Frontiers Commentary ARTICLE
Self-renewal of neural stem cells: implications for future therapies
- 1Stem Cell Institute, KU Leuven, Leuven, Belgium
- 2Department of Pediatrics, University of Minnesota, Minneapolis, MN, USA
- 3Department of Genetics, Cell Biology and Development, University of Minnesota, Minneapolis, MN, USA
A commentary on
Flexibility of neural stem cells
by Remboutsika, E., Elkouris, M., Iulianella, A., Andoniadou, C. L., Poulou, M., Mitsiadis, T. A., Trainor, P. A., and Lovell-Badge, R. (2011). Front. Physiol. 2:16. doi: 10.3389/fphys.2011.00016
In 2011, Remboutsika et al. (2011) published an elegant paper in which they demonstrated the unique importance of Sox2 in self-renewal of neural stem cells (NSC) in vitro and in vivo. They demonstrated that Sox2 helps maintain the cortical identity of NSC ex vivo as evidenced by the expression of Pax6 and the nestin-linked epitope RC2. Only the Sox2+ cells isolated from Soxβ−geo/+ neurospheres were capable of generating secondary neurospheres while the Sox2− fraction could not, confirming that only the Sox2+ cells can self-renew in vitro. Sox2+ neurospheres differentiated towards Tuj1+ cells with long axons like cortical neurons, while wild type and Soxβ−geo/+ neurospheres derived-neurons developed short axons, showing that these cells had distinct developmental and differentiation potential.
When transplanted into mouse and chick embryos, wild type and Soxβ−geo/+ cells generated neural crest cells while Sox2+ cells did not. Moreover, Sox2 overexpression in the neuroepithelium of chick embryo prevented neuroepithelial delamination and migration and restricted the contribution of neuroepithelium to the neural tube only, suggesting that Sox2 inhibits neural crest cell generation by blocking NSC differentiation.
What are Neural Stem Cells, and how can they be Derived and Maintained in Culture?
NSCs (also named neural progenitor cells-NPCs) are multipotent stem cells generated during development when the neural plate folds to form the neural tube. NSCs give rise to all cells of the central nervous system. At the beginning of neurogenesis, neuroephitelial cells are replaced by radial glia, cells that can divide asymmetrically and differentiate into neurons, astrocytes and oligodendrocytes (Campbell and Gotz, 2002). Radial glia cells also act as a scaffold upon which neurons can migrate to specific locations in the developing brain (Rakic, 1972). In the adult brain, NPCs reside in the subventricular zone of the lateral ventricular zone and in the dentate gyrus of the hippocampus (Zhao et al., 2008).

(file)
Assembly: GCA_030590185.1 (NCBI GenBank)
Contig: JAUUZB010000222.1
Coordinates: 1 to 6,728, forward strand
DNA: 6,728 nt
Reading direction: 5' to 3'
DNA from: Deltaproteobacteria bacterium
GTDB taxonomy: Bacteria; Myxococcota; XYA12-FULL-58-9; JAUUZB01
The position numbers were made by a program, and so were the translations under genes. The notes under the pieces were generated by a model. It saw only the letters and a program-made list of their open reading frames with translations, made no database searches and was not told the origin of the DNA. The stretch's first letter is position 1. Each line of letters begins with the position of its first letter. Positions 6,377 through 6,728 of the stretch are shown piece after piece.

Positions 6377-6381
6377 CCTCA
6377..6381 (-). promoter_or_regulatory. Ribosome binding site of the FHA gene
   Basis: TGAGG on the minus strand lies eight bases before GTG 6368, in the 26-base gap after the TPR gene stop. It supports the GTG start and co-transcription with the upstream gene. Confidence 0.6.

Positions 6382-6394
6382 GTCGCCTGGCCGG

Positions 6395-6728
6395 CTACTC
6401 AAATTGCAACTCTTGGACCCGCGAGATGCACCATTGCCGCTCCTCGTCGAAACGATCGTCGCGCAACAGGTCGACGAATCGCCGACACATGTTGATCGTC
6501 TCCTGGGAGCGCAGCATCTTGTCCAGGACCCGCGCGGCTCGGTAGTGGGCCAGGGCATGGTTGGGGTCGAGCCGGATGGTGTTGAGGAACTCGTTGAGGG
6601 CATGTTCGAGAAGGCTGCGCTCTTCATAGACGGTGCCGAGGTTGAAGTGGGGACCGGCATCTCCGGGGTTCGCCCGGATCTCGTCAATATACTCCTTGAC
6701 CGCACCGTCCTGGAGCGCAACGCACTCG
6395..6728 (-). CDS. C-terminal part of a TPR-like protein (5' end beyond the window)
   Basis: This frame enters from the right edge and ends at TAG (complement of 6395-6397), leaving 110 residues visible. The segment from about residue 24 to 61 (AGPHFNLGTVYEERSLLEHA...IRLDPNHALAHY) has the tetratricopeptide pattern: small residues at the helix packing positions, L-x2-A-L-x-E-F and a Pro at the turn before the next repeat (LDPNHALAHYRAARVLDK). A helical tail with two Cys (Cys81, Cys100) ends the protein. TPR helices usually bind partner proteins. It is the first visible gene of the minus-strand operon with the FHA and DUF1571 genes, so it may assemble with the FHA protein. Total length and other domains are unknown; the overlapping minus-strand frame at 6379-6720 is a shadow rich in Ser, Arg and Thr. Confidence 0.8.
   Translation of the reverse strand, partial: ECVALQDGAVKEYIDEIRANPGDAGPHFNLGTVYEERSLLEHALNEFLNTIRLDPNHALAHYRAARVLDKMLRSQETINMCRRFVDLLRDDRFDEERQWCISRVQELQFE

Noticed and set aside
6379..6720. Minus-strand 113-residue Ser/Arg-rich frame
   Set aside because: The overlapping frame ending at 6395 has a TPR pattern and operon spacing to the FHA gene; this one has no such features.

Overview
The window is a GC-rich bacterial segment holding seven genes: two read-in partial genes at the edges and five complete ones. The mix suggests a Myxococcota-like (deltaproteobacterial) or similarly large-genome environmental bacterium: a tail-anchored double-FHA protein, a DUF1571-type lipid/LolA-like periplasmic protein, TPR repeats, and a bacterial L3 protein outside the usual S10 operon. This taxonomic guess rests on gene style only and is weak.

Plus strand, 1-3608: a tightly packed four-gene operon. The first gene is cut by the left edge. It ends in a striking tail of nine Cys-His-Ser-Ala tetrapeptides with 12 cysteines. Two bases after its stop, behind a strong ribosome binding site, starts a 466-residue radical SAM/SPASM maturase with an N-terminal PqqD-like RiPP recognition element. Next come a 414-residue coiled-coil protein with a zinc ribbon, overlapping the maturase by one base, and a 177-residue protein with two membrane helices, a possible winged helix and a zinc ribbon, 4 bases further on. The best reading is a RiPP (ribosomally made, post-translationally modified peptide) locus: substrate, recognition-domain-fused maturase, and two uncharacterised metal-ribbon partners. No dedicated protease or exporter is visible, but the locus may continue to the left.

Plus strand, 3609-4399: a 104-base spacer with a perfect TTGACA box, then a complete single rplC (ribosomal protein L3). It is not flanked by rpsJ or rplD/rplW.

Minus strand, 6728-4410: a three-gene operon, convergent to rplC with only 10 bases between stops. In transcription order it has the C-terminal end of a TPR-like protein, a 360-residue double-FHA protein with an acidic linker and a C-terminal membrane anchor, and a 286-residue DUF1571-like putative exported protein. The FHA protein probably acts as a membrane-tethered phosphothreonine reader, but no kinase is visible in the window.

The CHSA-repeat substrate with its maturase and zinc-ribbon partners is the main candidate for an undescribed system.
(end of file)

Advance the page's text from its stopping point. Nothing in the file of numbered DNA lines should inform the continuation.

NSCs/NPCs can be isolated from the cortex of mice and cultured ex vivo in non-adherent plates where they will aggregate and form neurospheres, composed of a mixture of stem cells, progenitors and differentiated cells. It is also possible to generate NPCs from mouse and human pluripotent stem cells (PSCs) (Uzzaman et al., 2005), using either adherent or suspension culture. Usually, factors that promote neural differentiation are added to the medium like retinoic acid (RA), Bone morphogenetic protein inhibitors (such as Noggin) and supplements such as N2 and B27.
The most common problem of in vitro neural differentiation is that it leads to a heterogeneous population of cells even when they are forced to a specific neural fate by specific growth factors. Therefore, various groups have developed methods to obtain pure population of NPCs. For instance, NPCs present in differentiating hPSCs that are CD184+CD271−CD44−CD24+ can be selected by fluorescence activated cell sorting (FACS) (Yuan et al., 2011). Alternatively, homogenous NPCs can be isolated based on the expression of polysialic acid-neural cell adhesion molecule (PSA-NCAM) (Kim et al., 2012). Yet another method is the use of molecular beacons, i.e., sequences that recognize specific regions of Sox2 mRNA, to FACS sort Sox2+ cells from mESCs as well as from neurospheres (Larsson et al., 2012). Remboutsika et al. (2011) described a novel approach using Sox2 lineage selection as a method to generate homogenous population of cortical NSCs.